Mesh Injured Australia Incorporated (MIA) is a new health consumer support group set up by a group of mesh-injured women in Australia who decided to put together an organisation which would support all mesh injured people in Australia. We are proud that these brave women set up this group and that Health Consumers NSW was able to play a small part in helping them. MIA is also one of our latest voting member organisation. Justine Watson is President and Co-founder of MIA.
Justine – could you briefly explain how and why Mesh Injured Australia was born?
Three Aussie mums, who have had removal surgery, decided it was time to give legitimacy to Mesh Injured Australians in the wake of the slow and poor government response to the Senate Inquiry into the “Number of women in Australia who have had Transvaginal mesh implants and related matters” in March 2018.
This international medical disaster might be the biggest we see in our lifetime. It is still very much misunderstood and unrecognised. Members have to educate their primary health carers every day – it is appalling!
Why was it so important to you and your co-founders to establish this group?
Many in our community are in chronic pain and desperately unwell, some are wheelchair and housebound due to their injuries. As a consequence, they have no voice and are unable to advocate for themselves
We wanted to include hernia mesh also, as we are seeing many cross over issues facing Australian mums and dads right across the country.
How do you help mesh injured women – and men – in Australia?
We have a 1800 toll free national hotline (1800 637433). It is manned by mesh injured volunteers to help callers identify possible injury and support them through the administration process of a surgical device injury. We offer empathy, compassion and support to callers and link them to support groups and services. Our website is currently still under design, it has a lot of resources and will help build a national registry for mesh-injured Australians.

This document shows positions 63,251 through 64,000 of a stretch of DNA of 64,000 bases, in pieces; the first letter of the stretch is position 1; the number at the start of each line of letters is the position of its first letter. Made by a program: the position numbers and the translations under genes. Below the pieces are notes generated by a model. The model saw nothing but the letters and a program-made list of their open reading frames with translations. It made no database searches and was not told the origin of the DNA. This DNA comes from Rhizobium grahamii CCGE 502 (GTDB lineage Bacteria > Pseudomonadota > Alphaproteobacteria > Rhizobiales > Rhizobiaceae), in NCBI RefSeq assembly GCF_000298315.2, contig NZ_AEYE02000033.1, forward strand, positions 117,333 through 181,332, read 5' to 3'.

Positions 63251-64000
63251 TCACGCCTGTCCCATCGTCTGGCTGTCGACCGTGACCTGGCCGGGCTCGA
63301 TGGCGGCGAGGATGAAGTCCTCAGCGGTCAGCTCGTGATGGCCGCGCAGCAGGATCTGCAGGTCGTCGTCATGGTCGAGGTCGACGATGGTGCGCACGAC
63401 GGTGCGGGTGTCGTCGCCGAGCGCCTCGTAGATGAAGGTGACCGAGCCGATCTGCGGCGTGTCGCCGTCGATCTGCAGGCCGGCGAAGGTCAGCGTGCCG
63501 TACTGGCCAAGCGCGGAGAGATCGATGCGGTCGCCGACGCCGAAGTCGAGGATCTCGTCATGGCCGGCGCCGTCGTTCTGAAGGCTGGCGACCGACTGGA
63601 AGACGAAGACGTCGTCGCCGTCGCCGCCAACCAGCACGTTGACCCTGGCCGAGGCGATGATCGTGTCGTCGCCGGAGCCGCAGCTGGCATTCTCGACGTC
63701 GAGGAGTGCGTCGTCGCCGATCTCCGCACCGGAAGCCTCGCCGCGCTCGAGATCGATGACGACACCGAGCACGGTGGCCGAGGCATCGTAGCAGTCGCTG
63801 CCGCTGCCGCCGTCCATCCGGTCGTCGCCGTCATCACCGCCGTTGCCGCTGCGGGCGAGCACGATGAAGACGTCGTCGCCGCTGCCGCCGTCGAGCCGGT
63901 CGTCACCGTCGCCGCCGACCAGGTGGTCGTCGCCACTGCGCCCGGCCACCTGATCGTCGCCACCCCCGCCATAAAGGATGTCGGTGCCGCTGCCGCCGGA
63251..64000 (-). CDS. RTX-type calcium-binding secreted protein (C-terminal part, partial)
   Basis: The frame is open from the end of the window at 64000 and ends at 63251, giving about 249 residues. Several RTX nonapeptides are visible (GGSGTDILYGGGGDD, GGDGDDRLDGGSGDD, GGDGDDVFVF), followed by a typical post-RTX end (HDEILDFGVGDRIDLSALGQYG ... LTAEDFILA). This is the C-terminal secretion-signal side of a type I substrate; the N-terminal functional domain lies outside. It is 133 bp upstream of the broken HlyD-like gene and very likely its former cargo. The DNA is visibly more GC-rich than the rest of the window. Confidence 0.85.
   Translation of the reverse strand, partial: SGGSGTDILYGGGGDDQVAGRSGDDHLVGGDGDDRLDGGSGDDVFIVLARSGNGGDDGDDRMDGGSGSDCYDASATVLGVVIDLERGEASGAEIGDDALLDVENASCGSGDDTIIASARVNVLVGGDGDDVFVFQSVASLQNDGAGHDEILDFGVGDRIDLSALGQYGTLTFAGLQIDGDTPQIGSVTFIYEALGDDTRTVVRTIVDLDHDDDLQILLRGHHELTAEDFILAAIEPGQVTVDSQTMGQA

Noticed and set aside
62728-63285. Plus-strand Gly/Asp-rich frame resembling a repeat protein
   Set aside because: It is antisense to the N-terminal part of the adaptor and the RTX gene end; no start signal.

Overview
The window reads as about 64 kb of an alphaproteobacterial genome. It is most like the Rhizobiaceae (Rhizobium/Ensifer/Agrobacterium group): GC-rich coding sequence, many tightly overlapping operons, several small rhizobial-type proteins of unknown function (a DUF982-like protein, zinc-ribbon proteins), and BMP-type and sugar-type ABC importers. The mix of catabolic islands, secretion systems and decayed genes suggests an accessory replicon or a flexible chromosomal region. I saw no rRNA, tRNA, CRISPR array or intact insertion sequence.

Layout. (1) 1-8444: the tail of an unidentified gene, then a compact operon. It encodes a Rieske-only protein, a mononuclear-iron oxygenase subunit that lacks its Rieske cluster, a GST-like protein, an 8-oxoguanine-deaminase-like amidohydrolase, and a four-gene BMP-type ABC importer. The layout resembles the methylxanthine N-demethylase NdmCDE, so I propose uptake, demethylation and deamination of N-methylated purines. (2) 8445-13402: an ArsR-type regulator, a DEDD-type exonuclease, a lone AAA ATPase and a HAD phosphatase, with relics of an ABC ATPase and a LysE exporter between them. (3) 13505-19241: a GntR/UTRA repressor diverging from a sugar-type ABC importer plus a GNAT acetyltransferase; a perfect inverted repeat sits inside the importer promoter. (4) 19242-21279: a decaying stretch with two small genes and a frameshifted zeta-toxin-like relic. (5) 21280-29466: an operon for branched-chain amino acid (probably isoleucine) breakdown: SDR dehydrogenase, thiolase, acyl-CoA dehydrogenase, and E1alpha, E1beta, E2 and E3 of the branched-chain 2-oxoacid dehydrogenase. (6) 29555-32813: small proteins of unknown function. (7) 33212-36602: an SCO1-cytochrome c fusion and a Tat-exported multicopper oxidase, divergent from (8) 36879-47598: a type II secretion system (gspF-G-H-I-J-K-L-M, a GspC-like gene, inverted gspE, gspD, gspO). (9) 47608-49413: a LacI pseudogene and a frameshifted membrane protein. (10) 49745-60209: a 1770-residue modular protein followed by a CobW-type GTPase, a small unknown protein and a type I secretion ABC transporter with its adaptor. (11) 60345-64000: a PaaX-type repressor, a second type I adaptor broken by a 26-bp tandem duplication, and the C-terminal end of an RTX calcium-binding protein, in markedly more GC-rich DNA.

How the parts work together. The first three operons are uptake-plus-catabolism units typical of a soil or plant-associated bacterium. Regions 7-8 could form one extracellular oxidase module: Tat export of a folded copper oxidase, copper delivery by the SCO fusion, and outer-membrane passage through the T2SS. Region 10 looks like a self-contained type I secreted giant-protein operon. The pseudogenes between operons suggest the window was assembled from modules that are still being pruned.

What were the biggest barriers and challenges you faced setting up the organisation?
Our own health and time constraints. The three of us are all still recovering from ill health, chronic pain and the trauma of finding out these devices were essentially killing us before we had them removed. Two of us had to travel self-funded to the USA to ensure full removal at great personal cost, due to the lack of options in Australia and no clear pathways to full removal available.
What is the best part about taking matters into your own hands and being involved as a health consumer representative advocating for mesh injured Australians?
Personally, I have found that helping others is helping me heal from this ordeal. Something good is coming out of my seven years of ill health and the many losses I have suffered as a consequence.
What is the worst part?
Lack of awareness and having to repeatedly tell my story in order to be heard and taken seriously. Most every meeting I have with the medical profession involves me ‘having to convince’ people of my experience. It retraumatises me when I sense I am not believed and heard empathically.
How did becoming an organisational voting member of Health Consumer NSW help you in the process?
Health Consumers NSW, and especially Anthony Brown, have supported us to become a registered charity with ACNC & DGR status. They have guided us in the way forward to approach this process diligently. The industry introductions, and having Anthony with his wealth of experience at these meetings, has been invaluable.
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